By Paul Hogan
June 7, 2010
One trend that is sure to have an increasingly profound impact on families throughout America is the dramatic rise of Alzheimer’s disease. Nor will the corporate world escape this emerging crisis. A projected lack of resources could leave working family caregivers struggling to manage the all-consuming care of a loved one who is coping with this fatal diagnosis.
According to the recently released in the Alzheimer’s Association’s 2010 Alzheimer’s Disease Facts and Figures report (www.alz.org/alzheimers_disease_facts_figures.asp?type=homepage), 5.1 million people in the U.S. aged 65 and older have Alzheimer’s disease. That number is expected to reach 7.7 million by 2030, more than a 50 percent increase.
Alzheimer’s disease is a progressive and, at present, irreversible brain disorder that is characterized by a steady decline in cognitive, behavioral and physical abilities severe enough to interfere with everyday life and necessitate full-time care, according to industry experts.
As the disease progresses, physical problems may include loss of strength and balance, and diminishing bladder and bowel control. As more and more of the brain is affected, areas that control basic life functions, like swallowing and breathing, become irreversibly damaged, resulting eventually in death.
Family members who are caring for seniors with Alzheimer’s disease or dementia already face several challenges. First is the declining number of nursing facility beds (in dedicated special care units) in the U.S. That number decreased from 1,717,165 in June 2007 to 1,708,721 beds in December 2009. The number of beds in Alzheimer’s special care units went down even more dramatically during that time, from 90,285 to 83,796, according to the American Health Care Association (AHCA)
“Since almost half of nursing home residents in the U.S. have Alzheimer’s or other dementia, and only 5 percent of nursing home beds are in Alzheimer’s special care units, it is clear that the great majority of nursing home residents with Alzheimer’s and other dementias are not in Alzheimer’s special care units,” according to the Alzheimer’s Association’s 2009 Alzheimer’s Disease Facts and Figures report (www.cdph.ca.gov/programs/alzheimers/Documents/report_alzfactsfigures2009.pdf).
The desire of seniors to remain at home could help explain the decreasing reliance of families on care communities and facilities. However, this trend leads to the second dilemma for seniors and their families. Most people are unprepared or unequipped with the skills to care for a loved one with Alzheimer’s at home, particularly as the disease progresses.
As a result, family caregivers are often stretched to the limit, both physically and emotionally. More than 40 percent of family and other unpaid caregivers of people with Alzheimer’s and other dementia rate the emotional stress of caregiving as high or very high, compared with 28 percent of caregivers of other older people, according to the Alzheimer’s Association’s 2010 Alzheimer’s Disease Facts and Figures report. About one-third of family caregivers of people with Alzheimer’s and other dementia also have symptoms of depression, the report noted.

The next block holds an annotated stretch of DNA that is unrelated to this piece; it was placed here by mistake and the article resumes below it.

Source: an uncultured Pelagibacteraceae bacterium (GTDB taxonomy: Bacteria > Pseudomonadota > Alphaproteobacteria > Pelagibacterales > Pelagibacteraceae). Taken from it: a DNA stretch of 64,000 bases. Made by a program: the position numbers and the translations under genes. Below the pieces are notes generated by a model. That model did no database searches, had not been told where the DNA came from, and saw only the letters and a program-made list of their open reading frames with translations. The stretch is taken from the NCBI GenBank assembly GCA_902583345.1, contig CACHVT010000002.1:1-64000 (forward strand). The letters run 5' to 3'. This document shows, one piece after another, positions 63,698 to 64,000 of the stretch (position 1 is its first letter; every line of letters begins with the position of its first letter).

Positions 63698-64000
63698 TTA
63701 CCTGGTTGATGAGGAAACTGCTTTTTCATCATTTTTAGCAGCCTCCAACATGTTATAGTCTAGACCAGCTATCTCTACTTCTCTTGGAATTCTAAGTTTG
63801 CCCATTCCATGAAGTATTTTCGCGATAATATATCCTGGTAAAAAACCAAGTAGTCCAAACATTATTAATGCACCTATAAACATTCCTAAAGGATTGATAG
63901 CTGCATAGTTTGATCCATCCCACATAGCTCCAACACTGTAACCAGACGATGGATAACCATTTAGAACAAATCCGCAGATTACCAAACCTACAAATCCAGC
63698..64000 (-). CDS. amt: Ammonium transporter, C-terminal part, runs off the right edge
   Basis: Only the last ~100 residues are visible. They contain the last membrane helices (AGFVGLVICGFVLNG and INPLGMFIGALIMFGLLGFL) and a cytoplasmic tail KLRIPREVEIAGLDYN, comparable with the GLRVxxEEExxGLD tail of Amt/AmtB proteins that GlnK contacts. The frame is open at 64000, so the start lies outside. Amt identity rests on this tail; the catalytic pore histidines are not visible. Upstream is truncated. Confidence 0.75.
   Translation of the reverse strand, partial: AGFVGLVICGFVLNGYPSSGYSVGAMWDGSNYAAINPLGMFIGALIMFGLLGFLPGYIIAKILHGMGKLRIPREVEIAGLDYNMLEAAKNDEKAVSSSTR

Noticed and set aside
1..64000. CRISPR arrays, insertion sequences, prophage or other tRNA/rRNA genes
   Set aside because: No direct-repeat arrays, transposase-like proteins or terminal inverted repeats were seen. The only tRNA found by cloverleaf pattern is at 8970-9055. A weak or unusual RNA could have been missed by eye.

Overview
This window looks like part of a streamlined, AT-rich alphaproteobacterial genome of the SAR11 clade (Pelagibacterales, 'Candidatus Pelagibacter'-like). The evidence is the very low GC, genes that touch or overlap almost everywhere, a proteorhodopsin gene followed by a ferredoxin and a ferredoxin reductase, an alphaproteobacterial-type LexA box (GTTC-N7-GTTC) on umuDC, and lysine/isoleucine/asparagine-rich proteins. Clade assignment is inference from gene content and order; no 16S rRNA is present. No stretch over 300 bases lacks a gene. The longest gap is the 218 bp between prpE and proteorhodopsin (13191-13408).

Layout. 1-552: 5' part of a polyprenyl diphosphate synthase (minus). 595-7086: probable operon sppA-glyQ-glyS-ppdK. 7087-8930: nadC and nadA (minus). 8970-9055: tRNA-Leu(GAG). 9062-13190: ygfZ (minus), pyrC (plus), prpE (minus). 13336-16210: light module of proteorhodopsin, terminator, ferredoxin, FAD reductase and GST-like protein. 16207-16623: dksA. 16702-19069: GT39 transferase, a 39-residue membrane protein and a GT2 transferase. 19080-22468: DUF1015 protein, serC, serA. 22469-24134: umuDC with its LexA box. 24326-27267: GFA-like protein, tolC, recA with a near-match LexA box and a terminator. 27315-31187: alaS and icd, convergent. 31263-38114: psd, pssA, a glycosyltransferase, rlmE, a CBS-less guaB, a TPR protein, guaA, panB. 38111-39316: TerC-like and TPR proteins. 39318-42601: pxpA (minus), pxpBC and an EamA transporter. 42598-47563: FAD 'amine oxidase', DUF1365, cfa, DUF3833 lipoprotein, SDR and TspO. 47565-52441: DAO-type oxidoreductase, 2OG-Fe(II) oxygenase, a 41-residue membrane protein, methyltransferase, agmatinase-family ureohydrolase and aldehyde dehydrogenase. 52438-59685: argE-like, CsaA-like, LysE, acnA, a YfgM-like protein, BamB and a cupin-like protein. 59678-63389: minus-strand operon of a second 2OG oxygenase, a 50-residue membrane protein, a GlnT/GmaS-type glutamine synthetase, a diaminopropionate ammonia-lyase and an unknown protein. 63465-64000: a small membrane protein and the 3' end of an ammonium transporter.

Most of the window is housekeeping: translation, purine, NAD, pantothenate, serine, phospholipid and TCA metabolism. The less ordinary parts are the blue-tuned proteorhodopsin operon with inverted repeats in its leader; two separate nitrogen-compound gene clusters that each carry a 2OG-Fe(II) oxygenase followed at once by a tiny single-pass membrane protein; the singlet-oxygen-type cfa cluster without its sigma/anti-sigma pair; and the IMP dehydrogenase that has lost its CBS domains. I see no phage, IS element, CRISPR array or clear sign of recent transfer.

This kind of stress spills over into the workplace as well. Among people who have been employed while caregiving, most have had to make a workplace accommodation due to caregiving responsibilities (68 percent), according to the November 2009 report Caregiving in the U.S., A Focused Look at Those Caring for Someone Age 50 or Older (National Alliance for Caregiving (NAC)/AARP)(www.aarp/caregivingus). The most common workplace accommodation is going in late, leaving early or taking time off during the day (64 percent). This workplace accommodation has increased six percentage points since a similar study was conducted five years ago.
As with any dilemma, information, education and planning are key to helping families cope. One of the most disturbing findings of a research study my company recently conducted revealed that the majority of seniors and family caregivers have failed to think about, much less plan for, senior care. Fifty percent of seniors said they haven’t planned for their own futures.
That’s why it’s vital for businesses to be aware of these issues and be prepared to assist those who need to know more about caring for a loved one with Alzheimer’s disease. The Alzheimer’s Association is the ultimate source for credible and up-to-date information about this disease.
Together we can help families faced with tough challenges make informed decisions.
Paul Hogan is co-founder and CEO of the Home Instead Senior Care network, the nation’s largest provider of at-home care for seniors and has served more than 400,000 clients through a network of 875 franchise offices in 14 countries and 15 markets. Hogan and his wife, Lori, are co-authors of “Stages of Senior Care: Your Step-by-Step Guide to Making the Best Decisions” (November 2009/McGraw Hill). For more information, go to www.stagesofseniorcare.com.